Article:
There are some wildly colored animals in nature, and tarantulas are no exception. Researchers wondered why some types of these big hairy spiders that tend to be nocturnal hunters sport vibrant blue and green colors. It was long thought that tarantulas could not differentiate between and potentially could not even see colors.
New work is challenging that assumption, however, and suggesting that these vivid blue colors might be a part of the way tarantula mates communicate, while the bright green colors on other tarantulas are helping them camouflage themselves in foliage. This work, which also suggested that these spiders may be able to perceive blue colors, has been reported in the Proceedings of the Royal Society B.
In this study, the researchers analyzed the expression patterns of light-sensitive proteins called opsins that are often present in animals' eyes. Contrary to assumptions, they found that most tarantulas do indeed have an array of opsins that are usually found in spiders that have color vision and are active during the day. Tarantulas may, therefore, be able to see colorations on other tarantulas.
The scientists traced the genomics of tarantulas and found that their 110 million-year-old ancestors were probably blue. They also determined that these blues probably do not deter predators from attack, and may instead confer an evolutionary advantage by attracting mates.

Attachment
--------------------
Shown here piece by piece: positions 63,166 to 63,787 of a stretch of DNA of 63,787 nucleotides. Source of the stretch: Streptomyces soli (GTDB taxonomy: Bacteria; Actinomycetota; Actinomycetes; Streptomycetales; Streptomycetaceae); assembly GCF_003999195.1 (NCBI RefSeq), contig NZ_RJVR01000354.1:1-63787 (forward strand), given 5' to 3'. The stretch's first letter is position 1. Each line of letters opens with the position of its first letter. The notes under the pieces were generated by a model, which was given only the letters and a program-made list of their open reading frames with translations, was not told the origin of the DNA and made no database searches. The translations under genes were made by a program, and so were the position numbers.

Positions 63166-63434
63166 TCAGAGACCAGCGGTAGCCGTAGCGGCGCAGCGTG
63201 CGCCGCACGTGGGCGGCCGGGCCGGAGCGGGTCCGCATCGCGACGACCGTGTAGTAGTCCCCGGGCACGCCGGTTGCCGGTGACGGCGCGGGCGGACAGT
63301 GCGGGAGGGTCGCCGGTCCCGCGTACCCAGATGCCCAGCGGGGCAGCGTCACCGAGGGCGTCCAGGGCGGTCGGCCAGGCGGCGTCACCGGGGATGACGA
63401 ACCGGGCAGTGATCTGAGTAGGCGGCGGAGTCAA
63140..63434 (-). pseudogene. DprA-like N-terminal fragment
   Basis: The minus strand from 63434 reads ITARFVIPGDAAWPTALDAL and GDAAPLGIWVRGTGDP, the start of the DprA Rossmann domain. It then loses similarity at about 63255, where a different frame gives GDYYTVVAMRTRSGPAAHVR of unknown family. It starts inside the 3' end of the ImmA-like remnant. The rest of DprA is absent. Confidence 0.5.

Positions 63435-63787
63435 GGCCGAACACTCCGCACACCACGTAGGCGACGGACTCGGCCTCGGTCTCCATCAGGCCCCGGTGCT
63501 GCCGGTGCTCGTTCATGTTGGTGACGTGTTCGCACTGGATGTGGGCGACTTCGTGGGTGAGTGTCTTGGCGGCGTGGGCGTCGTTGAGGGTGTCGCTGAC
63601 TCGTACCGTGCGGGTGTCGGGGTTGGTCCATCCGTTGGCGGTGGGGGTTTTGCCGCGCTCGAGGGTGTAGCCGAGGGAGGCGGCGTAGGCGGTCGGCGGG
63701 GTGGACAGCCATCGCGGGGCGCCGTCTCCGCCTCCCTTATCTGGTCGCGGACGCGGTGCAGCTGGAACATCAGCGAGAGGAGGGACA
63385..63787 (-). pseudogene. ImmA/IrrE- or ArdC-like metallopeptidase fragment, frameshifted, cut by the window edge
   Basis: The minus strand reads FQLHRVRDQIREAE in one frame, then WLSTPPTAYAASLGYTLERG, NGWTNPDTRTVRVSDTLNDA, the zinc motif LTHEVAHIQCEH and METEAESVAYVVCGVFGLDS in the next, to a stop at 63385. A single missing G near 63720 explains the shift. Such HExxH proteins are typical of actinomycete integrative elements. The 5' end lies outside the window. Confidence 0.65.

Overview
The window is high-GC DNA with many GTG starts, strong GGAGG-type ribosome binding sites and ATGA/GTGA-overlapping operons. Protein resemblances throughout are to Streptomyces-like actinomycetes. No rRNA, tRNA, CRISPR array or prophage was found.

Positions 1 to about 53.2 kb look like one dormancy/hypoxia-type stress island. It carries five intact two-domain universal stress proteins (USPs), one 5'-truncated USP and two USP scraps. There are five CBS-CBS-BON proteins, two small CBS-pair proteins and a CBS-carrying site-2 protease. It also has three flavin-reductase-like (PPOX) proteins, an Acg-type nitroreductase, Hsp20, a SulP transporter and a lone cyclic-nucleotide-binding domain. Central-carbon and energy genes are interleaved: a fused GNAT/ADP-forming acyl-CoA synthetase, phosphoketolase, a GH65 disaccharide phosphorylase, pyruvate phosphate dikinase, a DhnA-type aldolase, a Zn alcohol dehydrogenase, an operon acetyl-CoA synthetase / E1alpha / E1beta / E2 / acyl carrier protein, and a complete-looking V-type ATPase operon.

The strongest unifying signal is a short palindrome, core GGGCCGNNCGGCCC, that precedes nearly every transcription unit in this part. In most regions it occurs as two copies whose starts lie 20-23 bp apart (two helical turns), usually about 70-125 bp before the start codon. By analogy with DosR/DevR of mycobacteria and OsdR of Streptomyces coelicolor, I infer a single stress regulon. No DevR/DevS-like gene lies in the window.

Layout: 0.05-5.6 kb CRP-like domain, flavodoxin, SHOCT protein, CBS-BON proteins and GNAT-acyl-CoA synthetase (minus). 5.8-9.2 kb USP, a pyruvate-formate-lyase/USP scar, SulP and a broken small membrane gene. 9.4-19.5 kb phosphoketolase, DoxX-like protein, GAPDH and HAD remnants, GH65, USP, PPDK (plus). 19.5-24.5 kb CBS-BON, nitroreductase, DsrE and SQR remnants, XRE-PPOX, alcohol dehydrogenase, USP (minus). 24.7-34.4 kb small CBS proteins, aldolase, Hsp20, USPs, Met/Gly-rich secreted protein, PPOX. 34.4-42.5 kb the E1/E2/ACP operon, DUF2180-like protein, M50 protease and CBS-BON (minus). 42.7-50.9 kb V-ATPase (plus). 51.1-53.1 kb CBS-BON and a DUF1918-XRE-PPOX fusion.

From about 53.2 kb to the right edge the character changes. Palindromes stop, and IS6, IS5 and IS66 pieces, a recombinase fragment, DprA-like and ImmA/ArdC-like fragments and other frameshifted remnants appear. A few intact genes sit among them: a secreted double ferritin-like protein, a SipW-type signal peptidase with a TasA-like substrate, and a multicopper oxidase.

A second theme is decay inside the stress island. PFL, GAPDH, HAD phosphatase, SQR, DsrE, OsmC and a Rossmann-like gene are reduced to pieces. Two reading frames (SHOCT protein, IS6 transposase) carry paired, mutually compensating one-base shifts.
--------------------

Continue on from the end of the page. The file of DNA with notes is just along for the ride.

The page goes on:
"While the precise function of blueness remains unclear, our results suggest that tarantulas may be able to see these blue displays, so mate choice is a likely potential explanation. We have set an impetus for future projects to include a behavioral element to fully explore these hypotheses, and it is very exciting to consider how further studies will build upon our results," said the co-first study author Dr. Saoirse Foley of Carnegie Mellon University.
The scientists suggested that how green colorations evolved in particular species may have depended on whether or not they lived in trees. While green colors have been gained only a few times in some types of tarantulas, they've never been lost.
Blue colorations, however, were likely lost more often than they were gained. Species that live in the Americas and Oceania (New World) have tended to lose their coloring, while in Europe, Asia, and Africa (Old World), species seem to have gained this characteristic.
"Our finding that blueness was lost multiple times in the New World, while regained in the Old, is very intriguing. This leaves several fascinating avenues for future research when considering how the ecological pressures in the New and the Old Worlds vary," said co-first study author Dr. Vinod Kumar Saranathan of Yale-NUS College. "For instance, one hypothesis would be differences in the light environments of the habitats between the New and the Old World, which can affect how these colors might be perceived if indeed they can be, as our results suggest."